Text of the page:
Past As Prologue: Tempest Revisited In Caustic Sequel
By Matthew Gurewitsch
PARIS — Katie Mitchell, genius or vandal? Take your pick. Her detractors, and they are ferocious, complain that she plays so fast and loose with dramatic scripts and libretti as hardly to be staging the given material at all. The actor Benedict Cumberbatch, as starry a name as any in contemporary British theater royalty, has described Mitchell, 53, as “a real European master craftswoman: an auteur who takes risks and continually creates beautiful work.” Her fellow director Richard Jones, another defender, has called her a “zealot,” in this instance a ringing endorsement. “She doesn’t render pulsating masterpieces into Downton Abbey,” he added. “She’s much more important than anyone else, and I don’t think people get that.”
With Miranda, which opened at the Opéra Comique on Sept. 25, Mitchell trains her death ray on The Tempest, by general consent the most poetic and conciliatory entry in the vast Shakespearean canon. As foreshadowed in the play, Prospero’s daughter has returned from exile on their desert island and taken in marriage his enemy’s son Ferdinand, a love match meant to have settled all scores between their elders.
Yet 13 years later we find wife and husband, their son Anthony, Prospero himself, and his pregnant second wife Anna all caught, seemingly forever, in the hell that is other people. At a religious ceremony that doubles as a criminal indictment, Miranda steps out, all in black, to rewrite history her way. “I was exiled,” she begins. “I was raped. I was a child bride.” The service the congregation has gathered to witness in a bunker of a church is Miranda’s funeral, yet Miranda proves to be very much alive. At the climax of the show, she reappears in a wedding dress, her head sheathed in black, jihadi-style, brandishing a pistol, holding the congregation at bay. If you flash on Lucia di Lammermoor, perhaps you are not wide of the mark. At this very moment, Mitchell’s take on Donizetti’s romantic melodrama is in revival at the Royal Opera at Covent Garden through Nov. 27.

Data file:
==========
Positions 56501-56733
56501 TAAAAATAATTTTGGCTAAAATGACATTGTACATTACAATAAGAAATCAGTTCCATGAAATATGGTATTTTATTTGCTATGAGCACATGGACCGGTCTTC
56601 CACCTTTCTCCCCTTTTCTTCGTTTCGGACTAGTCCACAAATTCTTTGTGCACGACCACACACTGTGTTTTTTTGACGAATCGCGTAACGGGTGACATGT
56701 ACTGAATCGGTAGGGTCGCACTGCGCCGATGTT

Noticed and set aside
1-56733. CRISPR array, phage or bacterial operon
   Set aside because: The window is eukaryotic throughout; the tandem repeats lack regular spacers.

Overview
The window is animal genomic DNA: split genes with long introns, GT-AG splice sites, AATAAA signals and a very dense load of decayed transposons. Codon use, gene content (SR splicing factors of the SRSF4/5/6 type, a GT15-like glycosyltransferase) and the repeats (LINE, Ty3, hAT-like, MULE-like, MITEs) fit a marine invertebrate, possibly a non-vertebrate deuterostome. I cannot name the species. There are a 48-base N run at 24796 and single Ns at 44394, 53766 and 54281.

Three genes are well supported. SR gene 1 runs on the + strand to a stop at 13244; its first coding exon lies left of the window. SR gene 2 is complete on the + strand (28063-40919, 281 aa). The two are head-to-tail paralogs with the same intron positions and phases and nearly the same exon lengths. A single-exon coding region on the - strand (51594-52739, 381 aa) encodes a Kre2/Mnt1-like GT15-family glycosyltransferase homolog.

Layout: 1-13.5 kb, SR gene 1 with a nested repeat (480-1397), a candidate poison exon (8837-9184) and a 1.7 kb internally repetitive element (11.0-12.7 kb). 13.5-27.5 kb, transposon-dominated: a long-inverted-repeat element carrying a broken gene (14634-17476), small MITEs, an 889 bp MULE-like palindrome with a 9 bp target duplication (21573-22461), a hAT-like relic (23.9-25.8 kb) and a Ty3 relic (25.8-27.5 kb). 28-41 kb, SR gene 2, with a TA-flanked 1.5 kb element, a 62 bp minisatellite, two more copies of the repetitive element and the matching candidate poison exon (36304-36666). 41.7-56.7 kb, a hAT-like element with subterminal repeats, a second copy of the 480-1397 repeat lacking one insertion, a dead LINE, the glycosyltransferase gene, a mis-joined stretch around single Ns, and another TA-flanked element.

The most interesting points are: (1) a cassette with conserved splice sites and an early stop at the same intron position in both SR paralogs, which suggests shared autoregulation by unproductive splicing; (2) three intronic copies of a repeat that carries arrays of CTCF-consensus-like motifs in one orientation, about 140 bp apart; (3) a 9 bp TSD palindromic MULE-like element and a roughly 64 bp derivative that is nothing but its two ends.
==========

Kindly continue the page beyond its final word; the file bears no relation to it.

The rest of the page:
Divided into sections called “Anti-Overture” (please), “Preparations,” “The Funeral,” and (please) “The Masque,” Miranda (seen Oct. 5) is billed as a “semi-opera after Shakespeare and Purcell.” Apart from Mitchell, the creative principals in the project are the rising Baroque conducting star Raphaël Pichon and Cordelia Lynn, an emerging dramatist. Designers of the production include Chloe Lambert, who created the nave of a church that might double as a bunker; Sussie Juhlin-Wallén, who came up with the workaday, mostly nondescript wardrobe; and on the lights James Farncombe, all too mindful of the electric bill.
“After Shakespeare.” How far after? As the foregoing may suggest, the gulf, not to say the abyss, between The Tempest and this sequel is perhaps not to be bridged at all. To judge by her theatrical credits, Shakespeare as Shakespeare interests Mitchell scarcely at all. Her single Shakespeare production to date was a Henry VI, Part III, in its way a gripping play but hardly an iconic one, for the Royal Shakespeare Company. Apparently, nothing further from the Bard is on her docket, though she has staged, in Germany, the new play Ophelias Zimmer (Ophelia’s Room), focusing on the abused innocent who loved Hamlet. Following in Ophelia’s suicidal footsteps, Mitchell’s undead Miranda dies by drowning.